Justia U.S. Federal Circuit Court of Appeals Opinion SummariesArticles Posted in Animal / Dog Law
Radio Sys. Corp. v Lalor
Bumper Boy holds two patents on improvements to electronic animal collars; the 082 patent is a continuation-in-part of the 014 patent. Although the 082 patent contains some new matter, the asserted claims from the 082 patent are supported by the 014 patent specification. Both patents generally disclose and claim a collar having “high point surfaces” that extend the inside surface of the collar above the base of electrodes 24 toward the animal “to relieve and distribute the load caused by collar tension around the animal’s neck” and reduce discomfort. The district court construed “inside surface” as “the portion of the collar housing facing inwards towards the animal” and “electrode base” as “the portion of the electrode where it intersects the inside surface of the collar housing” and held that Radio Shack and Innotek did not infringe the patents. The Federal Circuit affirmed with respect to claim construction, but reversed with respect to the district court’s reliance on equitable estoppel. View "Radio Sys. Corp. v Lalor" on Justia Law
Casitas Mun. Water Dist. v. United States
Casitas Water District operates the Ventura River Project, which is owned by the U.S. Bureau of Reclamation and provides water to Ventura County, California, using dams, reservoirs, a canal, pump stations, and many miles of pipeline. In 1997, the National Marine Fisheries Service listed the West Coast steelhead trout as an endangered species and determined that the primary cause of its decline was loss of habitat due to water development, including impassable dams. Casitas faced liability if continued operation of the Project resulted in harm to the steelhead, 16 U.S.C. 1538(a)(1), 1540(a)–(b). In 2003, NMFS issued a biological opinion concerning operation of a fish ladder to relieve Casitas of liability. Casitas opened the Robles fish ladder, then filed suit, asserting that the biological opinion operating criteria breached its 1956 Contract with the government or amounted to uncompensated taking of Casitas’s property. The Claims Court dismissed, citing the sovereign acts doctrine. The Federal Circuit affirmed dismissal of the contract claim, but reversed dismissal of Casitas’s takings claim. The court again dismissed, holding that Casitas had failed to show that the operating criteria had thus far resulted in any reduction of water deliveries, so a takings claim was not yet ripe. The Federal Circuit affirmed. View "Casitas Mun. Water Dist. v. United States" on Justia Law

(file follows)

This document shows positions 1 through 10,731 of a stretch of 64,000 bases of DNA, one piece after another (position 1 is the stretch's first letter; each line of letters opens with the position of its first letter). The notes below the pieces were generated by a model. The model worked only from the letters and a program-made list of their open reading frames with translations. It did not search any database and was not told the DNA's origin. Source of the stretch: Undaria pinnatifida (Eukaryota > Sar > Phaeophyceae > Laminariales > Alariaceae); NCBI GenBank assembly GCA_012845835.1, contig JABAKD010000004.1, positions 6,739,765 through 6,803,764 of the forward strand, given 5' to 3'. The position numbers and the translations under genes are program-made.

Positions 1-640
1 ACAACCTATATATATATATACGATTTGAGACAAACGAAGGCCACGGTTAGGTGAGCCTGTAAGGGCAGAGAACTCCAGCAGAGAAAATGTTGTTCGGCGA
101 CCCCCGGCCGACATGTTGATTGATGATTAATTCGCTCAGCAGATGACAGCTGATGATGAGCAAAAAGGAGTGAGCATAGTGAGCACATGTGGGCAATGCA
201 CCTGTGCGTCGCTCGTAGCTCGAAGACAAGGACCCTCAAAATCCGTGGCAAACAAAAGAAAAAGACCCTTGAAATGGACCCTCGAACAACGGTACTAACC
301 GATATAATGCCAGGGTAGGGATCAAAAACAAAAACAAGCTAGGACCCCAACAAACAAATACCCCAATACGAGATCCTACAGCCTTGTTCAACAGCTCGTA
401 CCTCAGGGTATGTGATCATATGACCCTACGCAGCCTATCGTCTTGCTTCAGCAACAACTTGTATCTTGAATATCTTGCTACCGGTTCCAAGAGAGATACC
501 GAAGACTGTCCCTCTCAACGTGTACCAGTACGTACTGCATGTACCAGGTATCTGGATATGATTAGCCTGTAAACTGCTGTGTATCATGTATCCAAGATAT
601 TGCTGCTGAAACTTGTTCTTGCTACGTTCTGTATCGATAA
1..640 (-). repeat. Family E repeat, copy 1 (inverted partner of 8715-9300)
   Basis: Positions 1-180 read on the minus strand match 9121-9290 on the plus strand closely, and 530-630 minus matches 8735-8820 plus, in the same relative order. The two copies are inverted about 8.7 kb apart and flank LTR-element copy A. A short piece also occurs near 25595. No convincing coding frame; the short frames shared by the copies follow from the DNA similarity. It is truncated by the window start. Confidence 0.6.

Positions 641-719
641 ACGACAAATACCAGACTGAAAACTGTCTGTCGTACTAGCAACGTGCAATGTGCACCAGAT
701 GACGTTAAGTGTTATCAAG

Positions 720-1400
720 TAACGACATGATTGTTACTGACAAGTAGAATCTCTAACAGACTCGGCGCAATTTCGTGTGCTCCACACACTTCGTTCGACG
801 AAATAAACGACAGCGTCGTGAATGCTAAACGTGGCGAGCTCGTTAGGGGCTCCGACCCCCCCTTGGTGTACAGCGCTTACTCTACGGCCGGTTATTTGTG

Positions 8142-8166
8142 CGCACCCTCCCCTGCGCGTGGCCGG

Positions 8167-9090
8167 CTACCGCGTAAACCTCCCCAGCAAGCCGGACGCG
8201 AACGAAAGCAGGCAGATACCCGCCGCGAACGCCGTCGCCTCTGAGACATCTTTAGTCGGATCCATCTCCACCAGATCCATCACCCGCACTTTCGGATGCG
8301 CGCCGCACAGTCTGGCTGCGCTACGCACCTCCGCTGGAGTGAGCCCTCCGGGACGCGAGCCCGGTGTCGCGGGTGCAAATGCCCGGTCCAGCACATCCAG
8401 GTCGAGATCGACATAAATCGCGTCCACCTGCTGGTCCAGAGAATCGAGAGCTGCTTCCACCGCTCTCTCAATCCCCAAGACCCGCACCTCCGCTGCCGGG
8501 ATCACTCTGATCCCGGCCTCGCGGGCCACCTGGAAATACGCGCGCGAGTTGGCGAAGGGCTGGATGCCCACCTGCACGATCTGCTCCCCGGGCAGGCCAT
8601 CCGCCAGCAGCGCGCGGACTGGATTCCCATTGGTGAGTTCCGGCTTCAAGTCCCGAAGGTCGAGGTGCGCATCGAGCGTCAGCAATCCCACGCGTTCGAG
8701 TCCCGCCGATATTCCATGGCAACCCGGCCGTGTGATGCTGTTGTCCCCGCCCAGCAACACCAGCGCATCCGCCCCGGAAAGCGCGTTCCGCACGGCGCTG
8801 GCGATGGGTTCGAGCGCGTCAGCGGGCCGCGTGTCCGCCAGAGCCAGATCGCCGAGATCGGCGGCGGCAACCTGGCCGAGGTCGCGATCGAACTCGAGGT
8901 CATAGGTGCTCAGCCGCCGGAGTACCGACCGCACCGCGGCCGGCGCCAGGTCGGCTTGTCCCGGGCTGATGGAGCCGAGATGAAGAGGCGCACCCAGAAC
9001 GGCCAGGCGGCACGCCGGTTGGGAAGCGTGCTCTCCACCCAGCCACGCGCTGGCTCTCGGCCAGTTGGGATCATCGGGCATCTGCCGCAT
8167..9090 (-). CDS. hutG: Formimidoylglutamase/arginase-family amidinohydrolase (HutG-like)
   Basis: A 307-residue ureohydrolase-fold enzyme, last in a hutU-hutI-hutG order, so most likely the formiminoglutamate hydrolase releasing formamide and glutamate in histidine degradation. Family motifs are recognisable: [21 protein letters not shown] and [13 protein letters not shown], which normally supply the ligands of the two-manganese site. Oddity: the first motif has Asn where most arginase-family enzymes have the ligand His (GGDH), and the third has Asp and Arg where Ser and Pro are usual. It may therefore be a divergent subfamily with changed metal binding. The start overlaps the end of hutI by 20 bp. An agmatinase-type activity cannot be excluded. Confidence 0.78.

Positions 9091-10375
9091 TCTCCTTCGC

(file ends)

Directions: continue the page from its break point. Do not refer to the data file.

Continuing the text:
Midwestern Pet Foods, Inc. v. Societe des Produits Nestle, S.A.
Nestle’s BEGGIN’ STRIPS registered mark for pet treats has been in continuous use since 1988 and has been registered since 1989. Midwestern manufactures and sells pet treats and filed an intent-to-use application with the Patent and Trademark Office, seeking to register the mark WAGGIN’ STRIPS for pet food and edible pet treats. Nestle opposed registration, arguing likelihood of confusion between the two marks. The district court ruled in favor of Nestle, finding likelihood of confusion. The Federal Circuit affirmed, finding that the district court properly admitted evidence submitted by Nestle. View "Midwestern Pet Foods, Inc. v. Societe des Produits Nestle, S.A." on Justia Law
Merial, Ltd. v. Cipla, Ltd.
The patents involve topical compositions for protecting pets from fleas and ticks. The 940 patent, now expired, claimed fipronil for pest control by direct toxicity. Merial, as exclusive licensee, developed compositions sold as Frontline. Merial also devised compositions, covered by the 329 patent, combining fipronil with an insect growth regulator, sold as Frontline Plus, the leading flea and tick treatment. In 2007 Merial sued Cipla and other internet retailers, alleging infringement. No defendant responded. The district court found that the patents were not invalid, that Cipla had infringed each patent, and entered a permanent injunction barring Cipla from directly or indirectly infringing the patents. In 2008 Cipla filed an informal communication, not intended to constitute an appearance, denying infringing or having any presence in the U.S., and requesting dismissal. The district court entered final judgment. Velcera, led by former Merial executives, engaged with Cipla to develop, test, manufacture, and distribute products to compete with Merial. Both Velcera and Cipla entered into development and supply agreements with various companies. In 2011, they began selling PetArmor Plus. The district court held Velcera and Cipla in contempt. The Federal Circuit affirmed, rejecting challenges to jurisdiction and to the contempt order’s application to Velcera. View "Merial, Ltd. v. Cipla, Ltd." on Justia Law